As we are celebrating Global Day of Epilepsy Awareness – Purple Day today, we thought we should partake in the international grassroots effort dedicated to increasing awareness about epilepsy worldwide. For you parents, we would like to talk about how a diagnosis of epilepsy can affect your child’s development and what help you will need.
What is Epilepsy:
Epilepsy is a condition caused by a disturbance in nerve cell activity, that can occur due to a genetic disorder or by a brain injury or trauma. Epilepsy causes seizures, which is a rush of electrical activity in the brain. It can be effectively managed through medication and other strategies.
Before we get into the domino effect that epilepsy sets up, here’s a quick 5-pointer first-aid solution if your child has a seizure and you need to take care of them until they get medical help:
Coming to terms with a diagnosis of epilepsy can be overwhelming for parents. It often raises various questions and looming uncertainties. Parents often scramble to understand if and how epilepsy will impact their child’s growth, development or learning. The extent to which seizures can affect learning and development depends on the frequency of seizures, their location and how much of the brain is involved. Equally important factors are the age of onset, getting an early diagnosis and effective management through treatment.
The human brain has an impressive ability to learn and relearn, although it might require time. And this ability to adapt diminishes with time. Here is where we understand the importance of getting an early diagnosis and intervention, that can help the child overcome the challenges and reach their full potential. Therefore in treating and managing epilepsy, doctors and therapists focus on not just the physiological effects but also the social and psychological aspects of the child’s development.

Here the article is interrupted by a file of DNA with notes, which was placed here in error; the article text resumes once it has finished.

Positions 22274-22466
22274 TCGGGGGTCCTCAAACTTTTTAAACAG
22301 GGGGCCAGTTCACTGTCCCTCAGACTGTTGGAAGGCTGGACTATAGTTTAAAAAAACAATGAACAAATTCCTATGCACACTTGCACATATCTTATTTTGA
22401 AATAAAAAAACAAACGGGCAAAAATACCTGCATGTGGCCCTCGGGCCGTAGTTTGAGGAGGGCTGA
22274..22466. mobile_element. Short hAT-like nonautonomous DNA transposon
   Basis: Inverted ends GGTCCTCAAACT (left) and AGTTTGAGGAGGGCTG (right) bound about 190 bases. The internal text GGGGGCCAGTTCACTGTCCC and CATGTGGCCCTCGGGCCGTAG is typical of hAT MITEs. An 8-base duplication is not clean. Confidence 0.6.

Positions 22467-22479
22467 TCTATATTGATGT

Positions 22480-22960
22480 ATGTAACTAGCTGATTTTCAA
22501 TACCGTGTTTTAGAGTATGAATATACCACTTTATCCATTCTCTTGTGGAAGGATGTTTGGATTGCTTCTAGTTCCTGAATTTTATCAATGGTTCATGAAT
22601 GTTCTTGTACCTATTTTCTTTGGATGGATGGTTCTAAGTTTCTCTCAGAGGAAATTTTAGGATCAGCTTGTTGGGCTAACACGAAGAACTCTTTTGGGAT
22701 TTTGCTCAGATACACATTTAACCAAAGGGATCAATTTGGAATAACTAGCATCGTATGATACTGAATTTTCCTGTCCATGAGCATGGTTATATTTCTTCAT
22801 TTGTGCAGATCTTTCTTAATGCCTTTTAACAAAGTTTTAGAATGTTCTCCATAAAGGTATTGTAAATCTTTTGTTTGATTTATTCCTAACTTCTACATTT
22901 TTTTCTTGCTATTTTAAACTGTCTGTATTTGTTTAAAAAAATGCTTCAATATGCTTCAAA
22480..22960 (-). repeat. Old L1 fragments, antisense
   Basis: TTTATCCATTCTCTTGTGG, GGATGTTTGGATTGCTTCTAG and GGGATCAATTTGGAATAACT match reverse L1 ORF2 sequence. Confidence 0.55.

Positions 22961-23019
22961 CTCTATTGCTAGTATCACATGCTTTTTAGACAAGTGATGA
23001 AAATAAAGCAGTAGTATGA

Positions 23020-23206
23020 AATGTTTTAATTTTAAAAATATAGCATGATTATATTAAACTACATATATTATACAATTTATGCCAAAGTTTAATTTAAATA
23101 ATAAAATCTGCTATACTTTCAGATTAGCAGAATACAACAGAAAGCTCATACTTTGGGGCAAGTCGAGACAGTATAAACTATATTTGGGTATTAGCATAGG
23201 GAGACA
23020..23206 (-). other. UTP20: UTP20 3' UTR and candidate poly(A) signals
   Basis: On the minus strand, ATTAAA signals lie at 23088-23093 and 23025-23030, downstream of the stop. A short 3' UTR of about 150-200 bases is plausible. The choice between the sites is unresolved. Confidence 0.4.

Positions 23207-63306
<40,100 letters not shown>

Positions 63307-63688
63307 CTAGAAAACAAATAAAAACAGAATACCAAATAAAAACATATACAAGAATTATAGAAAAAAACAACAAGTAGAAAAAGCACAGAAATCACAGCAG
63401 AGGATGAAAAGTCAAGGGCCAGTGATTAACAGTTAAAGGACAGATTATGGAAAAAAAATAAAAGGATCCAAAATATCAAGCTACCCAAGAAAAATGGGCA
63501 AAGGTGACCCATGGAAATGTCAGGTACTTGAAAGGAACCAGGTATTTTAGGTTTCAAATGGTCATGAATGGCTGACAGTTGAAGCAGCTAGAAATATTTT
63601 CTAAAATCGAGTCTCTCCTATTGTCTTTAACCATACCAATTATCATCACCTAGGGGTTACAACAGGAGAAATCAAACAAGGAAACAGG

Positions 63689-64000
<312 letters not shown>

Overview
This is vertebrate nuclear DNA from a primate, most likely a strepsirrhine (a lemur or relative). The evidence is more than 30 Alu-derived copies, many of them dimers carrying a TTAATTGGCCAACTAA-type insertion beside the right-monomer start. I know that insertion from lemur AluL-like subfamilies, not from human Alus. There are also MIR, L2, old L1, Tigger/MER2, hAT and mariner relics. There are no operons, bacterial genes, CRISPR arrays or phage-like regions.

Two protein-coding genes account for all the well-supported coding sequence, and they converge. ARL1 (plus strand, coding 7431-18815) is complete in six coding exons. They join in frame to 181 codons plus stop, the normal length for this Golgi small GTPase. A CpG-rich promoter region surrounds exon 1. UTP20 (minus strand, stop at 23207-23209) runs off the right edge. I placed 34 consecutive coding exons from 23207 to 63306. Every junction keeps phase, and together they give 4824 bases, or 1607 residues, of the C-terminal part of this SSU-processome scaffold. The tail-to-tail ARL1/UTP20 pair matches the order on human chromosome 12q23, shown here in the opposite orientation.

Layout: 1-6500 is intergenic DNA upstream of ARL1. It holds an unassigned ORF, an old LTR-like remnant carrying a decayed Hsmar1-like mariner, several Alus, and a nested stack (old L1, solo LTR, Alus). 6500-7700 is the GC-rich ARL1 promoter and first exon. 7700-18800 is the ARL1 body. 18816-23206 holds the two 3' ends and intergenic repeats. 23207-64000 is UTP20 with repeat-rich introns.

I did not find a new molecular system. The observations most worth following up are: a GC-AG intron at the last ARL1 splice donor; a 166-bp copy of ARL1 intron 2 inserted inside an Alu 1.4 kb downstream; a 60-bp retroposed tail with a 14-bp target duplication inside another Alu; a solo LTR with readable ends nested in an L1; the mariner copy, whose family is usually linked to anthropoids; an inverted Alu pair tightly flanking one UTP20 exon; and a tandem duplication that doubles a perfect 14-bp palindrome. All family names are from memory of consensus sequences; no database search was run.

Years of research has well documented that epilepsy in children is associated with some challenges, which could be academic achievement, behavioural, emotional adjustment or socialization.
Although not exclusive to epilepsy, nor a definite possibility, research has shown that there is a prevalence of learning issues and other developmental problems among those with epilepsy. Again, the existence and the extent of these issues depends on the severity of the seizures and other factors discussed earlier. Although these cognitive problems are not unique to epilepsy, there has been a growing recognition of their prevalence in children with epilepsy. While over half of the children experience difficulty in learning and problems in memory, a lesser number have been found to have problems with the speed of processing new information, with attention and concentration. Due to these factors, even though the overall intellectual ability of these children is comparable to the typical childhood population, they are more likely to underachieve academically. Therefore it is vital that teaching and learning methods are designed to accommodate these needs, by including strategies that can improve the child’s performance at school.
Impact on Behaviour